Saturday, December 12, 2009

Weekly Source Code: C# DateTime Developer Pitfall

Base upon my previous blog post that every language has some pitfalls I had a production issue and saw one of the pitfalls that C# have with the DateTime class which is part of the .Net framework.

I renamed this title since its more a pitfall of the developer not understanding the proper use of the DateTime class. The all point is that your telling the constructor to create a date, you don't tell it to work with increments.

In the next code you want to get the 1ste date of the following month:

DateTime currentDate = new DateTime(2009, 11, 05);
DateTime nextDate = new DateTime(currentDate.Year, currentDate.AddMonths(1).Month, 1);
Console.WriteLine("nextDate: " + nextDate.ToString("dd/MM/yyyy"));

So the answer is 01/12/2009 which is correct but what if you do the following:

DateTime currentDate = new DateTime(2009, 12, 05);
DateTime nextDate = new DateTime(currentDate.Year, currentDate.AddMonths(1).Month, 1);
Console.WriteLine("nextDate: " + nextDate.ToString("dd/MM/yyyy"));

Code is exactly the same, I just change the month to December since you want to get the day for the 1ste of Jan 2010 but the end result is: 01/01/2009. Ouch!!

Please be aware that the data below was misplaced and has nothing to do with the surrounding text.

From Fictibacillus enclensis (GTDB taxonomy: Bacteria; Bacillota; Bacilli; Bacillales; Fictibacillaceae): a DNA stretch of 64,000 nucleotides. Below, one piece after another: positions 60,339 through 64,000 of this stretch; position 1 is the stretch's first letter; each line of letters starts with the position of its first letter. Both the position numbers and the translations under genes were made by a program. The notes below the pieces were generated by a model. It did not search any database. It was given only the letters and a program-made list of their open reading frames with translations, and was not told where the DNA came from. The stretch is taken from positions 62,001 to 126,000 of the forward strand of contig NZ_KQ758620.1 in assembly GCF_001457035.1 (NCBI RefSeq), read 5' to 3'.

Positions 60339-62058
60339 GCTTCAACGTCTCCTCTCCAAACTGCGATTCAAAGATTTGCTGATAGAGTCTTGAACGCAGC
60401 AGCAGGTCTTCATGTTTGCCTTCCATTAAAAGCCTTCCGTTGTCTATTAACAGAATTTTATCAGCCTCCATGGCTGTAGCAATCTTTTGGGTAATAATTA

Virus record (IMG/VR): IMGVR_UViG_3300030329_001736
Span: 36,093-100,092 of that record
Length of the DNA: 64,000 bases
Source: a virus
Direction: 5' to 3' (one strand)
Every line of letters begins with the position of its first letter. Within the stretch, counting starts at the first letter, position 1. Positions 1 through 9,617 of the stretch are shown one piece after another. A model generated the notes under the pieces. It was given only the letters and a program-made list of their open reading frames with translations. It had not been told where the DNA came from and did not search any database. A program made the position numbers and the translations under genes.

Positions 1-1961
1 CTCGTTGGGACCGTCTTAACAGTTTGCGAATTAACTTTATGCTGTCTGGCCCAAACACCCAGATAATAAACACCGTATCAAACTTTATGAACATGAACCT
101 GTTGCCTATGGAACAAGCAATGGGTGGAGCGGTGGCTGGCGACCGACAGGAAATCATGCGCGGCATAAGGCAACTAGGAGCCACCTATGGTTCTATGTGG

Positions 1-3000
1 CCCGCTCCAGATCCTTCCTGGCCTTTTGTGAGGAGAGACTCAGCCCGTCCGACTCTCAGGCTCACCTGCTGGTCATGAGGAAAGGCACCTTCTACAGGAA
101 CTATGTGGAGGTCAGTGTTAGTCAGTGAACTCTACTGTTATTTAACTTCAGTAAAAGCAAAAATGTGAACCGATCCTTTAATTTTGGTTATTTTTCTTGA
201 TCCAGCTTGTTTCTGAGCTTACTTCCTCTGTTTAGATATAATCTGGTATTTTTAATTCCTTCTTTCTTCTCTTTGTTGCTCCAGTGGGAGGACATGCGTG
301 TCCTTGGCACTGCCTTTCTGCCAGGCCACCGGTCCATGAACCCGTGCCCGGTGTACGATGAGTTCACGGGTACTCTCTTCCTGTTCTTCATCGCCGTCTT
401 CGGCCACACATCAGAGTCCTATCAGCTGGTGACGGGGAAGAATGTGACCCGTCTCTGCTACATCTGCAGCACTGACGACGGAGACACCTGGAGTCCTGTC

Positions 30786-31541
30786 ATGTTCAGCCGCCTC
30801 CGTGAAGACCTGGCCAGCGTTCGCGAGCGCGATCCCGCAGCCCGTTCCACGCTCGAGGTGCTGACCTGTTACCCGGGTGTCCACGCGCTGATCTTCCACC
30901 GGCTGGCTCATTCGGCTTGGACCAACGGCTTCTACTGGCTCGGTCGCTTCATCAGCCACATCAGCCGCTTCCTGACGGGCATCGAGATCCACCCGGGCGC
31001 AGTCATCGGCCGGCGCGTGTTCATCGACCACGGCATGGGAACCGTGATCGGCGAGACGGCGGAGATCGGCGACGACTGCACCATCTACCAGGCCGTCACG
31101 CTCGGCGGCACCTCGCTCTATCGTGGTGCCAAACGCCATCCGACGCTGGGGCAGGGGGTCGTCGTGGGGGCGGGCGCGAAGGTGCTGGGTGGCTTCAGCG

Yes the DateTime object doesn't increment the year (2009 -> 2010).

To fix:

DateTime currentDate = new DateTime(2009, 12, 05);
DateTime nextDate = new DateTime(currentDate.Year, currentDate.Month, 1);
nextDate = nextDate.AddMonths(1);
Console.WriteLine("nextDate: " + nextDate.ToString("dd/MM/yyyy"));

You see that you can't increment in a DateTime.

2 comments:

Forumtroll said...

Excellent article covering the pitfall of datetime arithmetrics.

However, if I were to try adding 1 month to Dec 5th, 2009, Iæd do it via the DateTime.Add(TimeSpan) overload, such as:

DateTime date = new DateTime(2009, 12, 5);
TimeSpan span = new TimeSpan { Months = 1 }; // Thank god for initializers
DateTime future = date.Add(span);

This will result in the correct increment of the year. I always use TimeSpan to add to DateTime objects since I just don't want to bother with the finer arithmetrics of calendar manipulation. The TimeSpan method also covers any specific locale calendar quirks too.

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